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#College2Career: Sarah Fenske on Why Unpaid Internships Are Worth It

One of the biggest challenges for entering college students is finding time to do everything they need to do, in order to prepare for a successful career after graduation. As part of PayScale's College Salary Report, we asked several successful people to tell us how they bridged the gap between choosing a major and graduating to a satisfying career. For Sarah Fenske, Editor in Chief of the Riverfront Times and graduate of The College of Wooster, the answer was simple: gain work experience, in any way possible.

One of the biggest challenges for entering college students is finding time to do everything they need to do, in order to prepare for a successful career after graduation. As part of PayScale’s College Salary Report, we asked several successful people to tell us how they bridged the gap between choosing a major and graduating to a satisfying career. For Sarah Fenske, Editor in Chief of the Riverfront Times and graduate of The College of Wooster, the answer was simple: gain work experience, in any way possible.

Sarah Fenske

(Photo Courtesy of Sarah Fenske)

PayScale: How did you choose your major?

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Sarah Fenske: I chose PoliSci because I was interested in politics and thought I’d go to law school. I later added an English major because I started realizing I wanted to be a journalist, instead – and I kept seeing all these internships that required majors in journalism or English. (My college didn’t have a journalism major.)

PayScale: Does it relate to what you wound up doing?

Sarah Fenske: Yes, although ironically, my political science major has related more directly than the English major I picked up expressly to be considered for journalism internships. Knowing about government and political philosophy gave me a huge advantage as a cub reporter over competitors who had spent four years studying how to write a lede! But I also really ended up enjoying my English major – it was wonderful to read so many interesting books and learn how to approach them with a critical eye.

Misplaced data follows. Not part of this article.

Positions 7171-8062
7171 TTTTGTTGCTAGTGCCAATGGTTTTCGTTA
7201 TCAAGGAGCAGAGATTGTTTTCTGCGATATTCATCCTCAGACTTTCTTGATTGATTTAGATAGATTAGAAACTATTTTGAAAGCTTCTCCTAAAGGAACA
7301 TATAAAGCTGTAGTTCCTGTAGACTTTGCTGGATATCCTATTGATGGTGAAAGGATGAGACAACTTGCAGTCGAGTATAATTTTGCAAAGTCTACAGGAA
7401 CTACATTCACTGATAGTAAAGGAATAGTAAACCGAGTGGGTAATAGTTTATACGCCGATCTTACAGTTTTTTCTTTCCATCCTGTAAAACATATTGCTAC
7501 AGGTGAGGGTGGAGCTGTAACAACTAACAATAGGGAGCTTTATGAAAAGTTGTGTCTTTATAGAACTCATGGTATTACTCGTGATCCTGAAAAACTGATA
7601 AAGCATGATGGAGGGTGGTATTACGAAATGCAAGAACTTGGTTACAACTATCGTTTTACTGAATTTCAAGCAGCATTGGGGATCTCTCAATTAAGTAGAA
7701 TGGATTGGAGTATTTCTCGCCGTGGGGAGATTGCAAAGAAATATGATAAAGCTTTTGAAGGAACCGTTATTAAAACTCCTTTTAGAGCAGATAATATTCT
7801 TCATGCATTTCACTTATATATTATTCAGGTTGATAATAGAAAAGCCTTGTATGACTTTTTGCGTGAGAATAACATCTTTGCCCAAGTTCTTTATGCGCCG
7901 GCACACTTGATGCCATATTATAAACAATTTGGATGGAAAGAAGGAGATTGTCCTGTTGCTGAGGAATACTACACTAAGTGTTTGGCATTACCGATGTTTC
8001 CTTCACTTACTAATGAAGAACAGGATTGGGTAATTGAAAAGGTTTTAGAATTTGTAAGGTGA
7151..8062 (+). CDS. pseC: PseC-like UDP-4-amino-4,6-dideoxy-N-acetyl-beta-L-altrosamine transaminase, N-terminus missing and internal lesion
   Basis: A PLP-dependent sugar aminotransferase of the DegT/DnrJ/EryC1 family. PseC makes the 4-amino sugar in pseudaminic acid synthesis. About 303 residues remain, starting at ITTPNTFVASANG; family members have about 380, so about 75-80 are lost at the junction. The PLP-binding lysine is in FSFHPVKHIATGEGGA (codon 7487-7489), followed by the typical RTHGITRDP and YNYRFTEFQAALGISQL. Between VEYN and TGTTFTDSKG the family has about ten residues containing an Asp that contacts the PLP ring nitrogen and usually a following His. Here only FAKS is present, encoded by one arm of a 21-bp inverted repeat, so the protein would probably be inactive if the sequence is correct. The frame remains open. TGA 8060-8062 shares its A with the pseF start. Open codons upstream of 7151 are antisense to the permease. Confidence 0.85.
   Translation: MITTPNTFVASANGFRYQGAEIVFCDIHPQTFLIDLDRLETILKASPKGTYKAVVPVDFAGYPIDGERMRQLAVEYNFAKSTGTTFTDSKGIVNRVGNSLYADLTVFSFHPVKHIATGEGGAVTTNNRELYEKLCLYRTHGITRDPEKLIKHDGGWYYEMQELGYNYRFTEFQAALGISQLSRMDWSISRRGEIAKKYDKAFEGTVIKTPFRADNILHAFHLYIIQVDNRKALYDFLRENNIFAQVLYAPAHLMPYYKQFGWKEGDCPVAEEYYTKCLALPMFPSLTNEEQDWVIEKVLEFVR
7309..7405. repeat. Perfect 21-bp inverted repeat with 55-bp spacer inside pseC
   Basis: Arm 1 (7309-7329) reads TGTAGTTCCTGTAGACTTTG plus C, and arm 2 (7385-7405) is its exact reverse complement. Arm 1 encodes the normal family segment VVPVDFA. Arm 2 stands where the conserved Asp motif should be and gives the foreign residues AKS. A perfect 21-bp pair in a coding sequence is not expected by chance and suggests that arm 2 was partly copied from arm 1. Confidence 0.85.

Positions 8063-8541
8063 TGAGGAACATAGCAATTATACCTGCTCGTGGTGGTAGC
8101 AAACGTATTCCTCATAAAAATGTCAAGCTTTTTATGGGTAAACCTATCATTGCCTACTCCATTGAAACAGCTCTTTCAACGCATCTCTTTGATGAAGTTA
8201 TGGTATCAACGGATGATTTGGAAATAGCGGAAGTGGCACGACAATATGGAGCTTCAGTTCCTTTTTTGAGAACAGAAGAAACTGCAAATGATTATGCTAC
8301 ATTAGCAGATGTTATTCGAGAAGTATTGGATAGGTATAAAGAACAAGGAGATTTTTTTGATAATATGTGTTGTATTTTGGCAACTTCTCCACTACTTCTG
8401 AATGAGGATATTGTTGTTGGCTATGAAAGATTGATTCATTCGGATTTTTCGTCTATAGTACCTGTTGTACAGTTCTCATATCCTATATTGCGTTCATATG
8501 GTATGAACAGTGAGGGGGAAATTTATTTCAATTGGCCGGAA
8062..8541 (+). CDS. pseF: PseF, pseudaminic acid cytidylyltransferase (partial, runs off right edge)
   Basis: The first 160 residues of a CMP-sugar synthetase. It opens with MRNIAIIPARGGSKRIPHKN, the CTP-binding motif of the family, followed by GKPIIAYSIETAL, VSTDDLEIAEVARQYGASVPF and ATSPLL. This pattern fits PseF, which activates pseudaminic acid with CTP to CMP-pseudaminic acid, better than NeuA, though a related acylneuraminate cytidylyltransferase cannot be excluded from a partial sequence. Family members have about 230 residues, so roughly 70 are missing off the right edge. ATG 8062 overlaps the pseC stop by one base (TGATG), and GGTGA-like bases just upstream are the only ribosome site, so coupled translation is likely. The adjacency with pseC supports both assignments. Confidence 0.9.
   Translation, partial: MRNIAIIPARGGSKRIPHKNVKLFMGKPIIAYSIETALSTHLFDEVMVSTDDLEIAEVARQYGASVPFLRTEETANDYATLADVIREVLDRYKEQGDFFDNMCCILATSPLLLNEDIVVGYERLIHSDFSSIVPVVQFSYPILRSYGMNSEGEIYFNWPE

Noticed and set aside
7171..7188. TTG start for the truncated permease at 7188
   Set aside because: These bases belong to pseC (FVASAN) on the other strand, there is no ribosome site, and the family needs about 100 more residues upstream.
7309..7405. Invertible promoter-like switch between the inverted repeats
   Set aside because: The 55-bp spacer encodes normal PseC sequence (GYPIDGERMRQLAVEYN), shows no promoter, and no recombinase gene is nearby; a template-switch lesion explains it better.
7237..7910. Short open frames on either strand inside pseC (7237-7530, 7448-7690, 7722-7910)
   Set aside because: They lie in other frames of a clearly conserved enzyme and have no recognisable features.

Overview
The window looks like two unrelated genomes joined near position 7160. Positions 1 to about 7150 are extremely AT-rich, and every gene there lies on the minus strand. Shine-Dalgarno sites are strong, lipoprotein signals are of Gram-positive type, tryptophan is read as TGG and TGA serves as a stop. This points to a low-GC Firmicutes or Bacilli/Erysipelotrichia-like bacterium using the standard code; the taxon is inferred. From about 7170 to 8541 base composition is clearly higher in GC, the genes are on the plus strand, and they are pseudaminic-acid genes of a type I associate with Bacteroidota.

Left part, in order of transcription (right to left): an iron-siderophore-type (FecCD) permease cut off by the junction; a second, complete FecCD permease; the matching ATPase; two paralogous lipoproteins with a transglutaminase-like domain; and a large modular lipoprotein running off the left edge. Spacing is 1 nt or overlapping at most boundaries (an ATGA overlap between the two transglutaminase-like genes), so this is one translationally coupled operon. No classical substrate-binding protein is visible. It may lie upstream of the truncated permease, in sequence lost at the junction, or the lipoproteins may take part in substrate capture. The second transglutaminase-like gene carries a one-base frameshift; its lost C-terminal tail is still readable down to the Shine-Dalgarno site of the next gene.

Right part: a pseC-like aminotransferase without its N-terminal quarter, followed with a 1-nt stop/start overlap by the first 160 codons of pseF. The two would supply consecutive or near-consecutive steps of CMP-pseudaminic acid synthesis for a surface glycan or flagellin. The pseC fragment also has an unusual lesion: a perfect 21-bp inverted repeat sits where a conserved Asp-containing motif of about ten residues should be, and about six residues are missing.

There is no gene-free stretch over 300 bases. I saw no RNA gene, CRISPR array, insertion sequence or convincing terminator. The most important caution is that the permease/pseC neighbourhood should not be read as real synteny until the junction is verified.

PayScale: What’s the best thing you did during college, in terms of preparing for your eventual career?

Sarah Fenske: Volunteered for the campus newspaper. The work I did there led directly to landing an unpaid internship – the editor of the magazine was impressed with what I’d written, and also impressed that I was about to start as the campus paper’s editor in chief. Then that internship led directly to my first job after graduation – as a reporter at a mid-sized daily newspaper. Normally it would be pretty hard to land a gig like that without a journalism degree (or really any related coursework), but the magazine editor vouching for me got me in the door, and that led to an offer just a few weeks after graduation.

PayScale: What’s the biggest mistake you made, or what would you do differently?

Sarah Fenske: I let myself get too busy. When campus organizations tapped me for leadership positions, I always said yes – to the point that I wasn’t just editing the newspaper, I was co-chairing the campus volunteer network and working as a resident assistant and teaching Sunday school and balancing a number of other commitments as well. I got a little burnt out, partly because I was so terrified about having a great resume so I could land a good job. In retrospect, no one cared about nine-tenths of my resume – I’m not sure any of my employers have ever cared that I was Phi Beta Kappa, much less that I’d been elected to Campus Council. They cared only that I was a good reporter who could write well – and that someone they respected had vouched for me. (Again, that internship was crucial!)

PayScale: Is there anything else you’d like to tell us?

Sarah Fenske: I can’t stress enough how short-sighted college students are when they worry about landing paid internships. Many unpaid internships will work with your schedule so you can take a paid job, too – in the summer of my unpaid internship, I was in the office only three days a week and spent my other days, and evenings, waiting tables. And even though it was a part-time internship, that opportunity literally changed my life.

Whenever possible, the key is to put the time in and, in the short term, care about learning a skill and making connections. If you’re good at what you do, paid employment will follow.

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Jen Hubley Luckwaldt
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